523,811 active members*
2,506 visitors online*
Register for free
Login
Results 1 to 5 of 5
  1. #1
    Registered
    Join Date
    Jan 2018
    Posts
    3

    Small and rigid router

    First background. I have had for many years now a Stepcraft 2 300. I really like it, but it's starting to wear out and I'd like to have something much more rigid. I've used it to cut wood and plastics where it performs very well. It also works for aluminium if the depth of cut is low enough, but there are severe vibrations. I've also tried to mill steel but it doesn't work.

    I've looked at the available options, but there seems to be no machines which would be equally small but much more rigid.
    That's why I'm now designing a machine to build myself. I've thinking of following requirements.


    • Working space (XYZ): 300x400x150mm
    • Fixed gantry
    • Rigid enough to mill aluminum with ease and some steel with shallow depth of cut
    • Profile linear rails and ball screws
    • Stepper motors


    The working space is a bit bigger than in the old mill. I'm only making a bit bigger machine to make it more rigid.
    For now I have two questions about the design.
    I have a Kress 800 FME spindle for the Stepcraft. Could it be used in the new machine as well or should i buy a new one? The Kress seems to be quite well made but I don't want that the rigidity of the machine is wasted by light spindle.
    How to make the table? I like T-slots but cutting them in a solid piece of steel would not be an easy job to do.

    Primarily I'm building a rigid machine. I don't care if it ends up being solid steel and weighing several hundred kilograms if it just is rigid.
    I've considered using epoxy granite but I'm not willing to go that route.
    I have access to a machine shop with lathes, mills, welding equipment etc. so building the machine is not a problem.

  2. #2
    Gold Member
    Join Date
    Apr 2004
    Posts
    5037

    Re: Small and rigid router

    One of these: https://www.cncstepusa.com/cnc-router-spindle-kress-800 ? It would work for wood, as long as you took light cuts with small tools. But it seems a bit out of scale for a machine that's "solid steel and weighing several hundred kilograms", especially if you wanted to cut steel. If you wanted to do engraving or something, it could be used as a secondary spindle, but I'd think the main one could be a lot bigger.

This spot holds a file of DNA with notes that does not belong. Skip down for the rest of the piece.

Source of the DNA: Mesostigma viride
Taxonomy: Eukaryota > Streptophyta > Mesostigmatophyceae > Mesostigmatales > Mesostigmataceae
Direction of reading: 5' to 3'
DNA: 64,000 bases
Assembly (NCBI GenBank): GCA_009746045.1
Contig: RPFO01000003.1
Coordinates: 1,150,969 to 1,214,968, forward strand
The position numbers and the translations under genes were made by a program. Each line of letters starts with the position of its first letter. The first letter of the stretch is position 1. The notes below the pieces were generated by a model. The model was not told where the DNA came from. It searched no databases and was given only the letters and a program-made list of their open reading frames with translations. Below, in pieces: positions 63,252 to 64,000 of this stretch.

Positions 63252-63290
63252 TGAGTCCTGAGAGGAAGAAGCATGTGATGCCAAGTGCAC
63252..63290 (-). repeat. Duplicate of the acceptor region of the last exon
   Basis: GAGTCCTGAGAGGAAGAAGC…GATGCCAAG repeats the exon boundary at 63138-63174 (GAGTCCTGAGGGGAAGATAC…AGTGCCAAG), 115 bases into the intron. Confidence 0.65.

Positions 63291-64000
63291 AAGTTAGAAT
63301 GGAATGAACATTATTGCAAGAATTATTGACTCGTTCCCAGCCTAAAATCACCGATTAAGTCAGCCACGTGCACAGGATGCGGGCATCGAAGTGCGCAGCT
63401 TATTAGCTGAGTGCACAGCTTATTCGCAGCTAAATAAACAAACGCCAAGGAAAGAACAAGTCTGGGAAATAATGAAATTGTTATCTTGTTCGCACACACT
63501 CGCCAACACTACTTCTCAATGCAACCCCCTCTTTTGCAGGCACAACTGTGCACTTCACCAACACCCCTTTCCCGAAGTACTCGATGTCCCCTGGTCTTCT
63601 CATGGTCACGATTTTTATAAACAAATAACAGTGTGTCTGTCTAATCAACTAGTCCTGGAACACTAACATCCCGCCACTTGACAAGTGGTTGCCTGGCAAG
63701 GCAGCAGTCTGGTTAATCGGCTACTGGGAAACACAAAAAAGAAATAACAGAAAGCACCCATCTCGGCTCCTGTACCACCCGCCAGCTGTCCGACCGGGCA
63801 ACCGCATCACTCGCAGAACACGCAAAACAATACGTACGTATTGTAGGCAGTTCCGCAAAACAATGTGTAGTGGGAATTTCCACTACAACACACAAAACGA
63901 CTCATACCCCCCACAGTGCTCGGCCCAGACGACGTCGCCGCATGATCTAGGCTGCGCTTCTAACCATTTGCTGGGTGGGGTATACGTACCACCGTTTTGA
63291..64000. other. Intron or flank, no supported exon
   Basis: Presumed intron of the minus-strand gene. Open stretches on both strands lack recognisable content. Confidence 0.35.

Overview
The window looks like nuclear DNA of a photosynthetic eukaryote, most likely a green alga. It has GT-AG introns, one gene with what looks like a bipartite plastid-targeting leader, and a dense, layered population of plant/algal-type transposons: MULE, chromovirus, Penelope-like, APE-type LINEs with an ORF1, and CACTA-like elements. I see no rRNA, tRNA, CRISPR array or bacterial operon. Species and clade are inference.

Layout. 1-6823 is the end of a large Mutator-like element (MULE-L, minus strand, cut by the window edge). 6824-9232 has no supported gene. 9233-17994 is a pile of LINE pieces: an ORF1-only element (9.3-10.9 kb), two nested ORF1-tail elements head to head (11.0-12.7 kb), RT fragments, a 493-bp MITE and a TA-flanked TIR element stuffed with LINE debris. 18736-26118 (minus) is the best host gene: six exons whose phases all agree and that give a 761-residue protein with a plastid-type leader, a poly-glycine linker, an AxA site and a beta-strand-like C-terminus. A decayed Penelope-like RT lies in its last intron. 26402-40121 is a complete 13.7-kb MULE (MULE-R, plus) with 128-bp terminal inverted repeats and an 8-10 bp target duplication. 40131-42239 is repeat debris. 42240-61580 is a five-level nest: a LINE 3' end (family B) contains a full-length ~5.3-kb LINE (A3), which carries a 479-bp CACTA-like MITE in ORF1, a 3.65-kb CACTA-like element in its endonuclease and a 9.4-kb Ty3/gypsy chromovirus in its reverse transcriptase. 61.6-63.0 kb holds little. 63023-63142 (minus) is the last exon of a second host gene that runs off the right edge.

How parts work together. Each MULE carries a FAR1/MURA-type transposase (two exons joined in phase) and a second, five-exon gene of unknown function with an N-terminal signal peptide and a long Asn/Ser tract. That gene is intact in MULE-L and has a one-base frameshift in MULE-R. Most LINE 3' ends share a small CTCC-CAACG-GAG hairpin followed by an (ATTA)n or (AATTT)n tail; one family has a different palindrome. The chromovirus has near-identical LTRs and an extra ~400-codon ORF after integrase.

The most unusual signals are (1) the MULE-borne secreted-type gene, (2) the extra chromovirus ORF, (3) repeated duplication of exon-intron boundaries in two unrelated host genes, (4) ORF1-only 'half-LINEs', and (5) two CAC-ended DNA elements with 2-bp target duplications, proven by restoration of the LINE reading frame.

There's a division between spindles intended for routing wood and those used for milling steel. The former go much faster but have less torque, especially at low speeds (they usually aren't recommended to run too slow, since they depend on internal fans for cooling and have hardly any torque when slow). Spindles used for steel go much slower; often they're run off a pulley cluster instead of being a single unit, which allows the motor to run at a fixed speed and multiply torque when the tool goes slower than the motor. Aluminum straddles these classes of spindle; it can be cut with fairly high RPMs., at the low range of the fast spindles or the high range of the slow ones (depending, of course, on the size of tool being used).

    As for the t-slot tables, you can buy them new (see https://www.jashmetrology.com/produc...s-base-plates/ ) or look for a used one on ebay or wherever. You can also cut them yourself in aluminum if steel seems too daunting. .
    Andrew Werby
    Website

  3. #3
    Member
    Join Date
    Jul 2018
    Posts
    1513

    Re: Small and rigid router

    Hi Kestis - As Awerby says you need to start at the spindle. Research and define what's needed there. It's actually the most important bit of the machine. The machine moves this around. People jump in and build a machine in the hope that the "undefined spindle" will do the job. So find the correct machine head then design the machine to suit, a much better workflow... Peter

  4. #4
    Registered
    Join Date
    Jan 2018
    Posts
    3

    Re: Small and rigid router

    After all I am building a router and not a mill. A high speed spindle is the most suitable one for me. I'm not planning to cut steel with large cutter but mostly plastic and aluminum and occasionally some steel with a small bit.
    I agree that the old spindle might not be the best option. How about a small water cooled Chinese spindle motor like this? https://www.omc-stepperonline.com/cn...-cnc-vfd-motor

  5. #5
    Member
    Join Date
    Jul 2018
    Posts
    1513

    Re: Small and rigid router

    I'd stay with the Kress then. If it has good bearings or get new bearings for it. If so you build the machine around the capability of the Kress plus a bit...You did say cut aluminium with ease and steel occasionally which is a mill Peter

Similar Threads

  1. Small but rigid vmc needed
    By Bradyz in forum Benchtop Machines
    Replies: 17
    Last Post: 10-28-2016, 09:42 PM
  2. Looking for rigid desktop router
    By elektrinis in forum Want To Buy...Need help!
    Replies: 2
    Last Post: 01-23-2016, 05:30 PM
  3. Needs Advice - building a small desktop CNC rigid enough to handle metal
    By dvirb in forum Uncategorised MetalWorking Machines
    Replies: 7
    Last Post: 10-20-2014, 10:31 PM
  4. CNC machine - small, rigid for steel?
    By craynerd in forum Uncategorised MetalWorking Machines
    Replies: 7
    Last Post: 02-04-2013, 07:03 PM
  5. Questions -- Small CNC Router with VERY SMALL Work Area, Ideas?
    By Building in forum DIY CNC Router Table Machines
    Replies: 16
    Last Post: 02-03-2012, 11:36 PM

Tags for this Thread

Posting Permissions

  • You may not post new threads
  • You may not post replies
  • You may not post attachments
  • You may not edit your posts
  •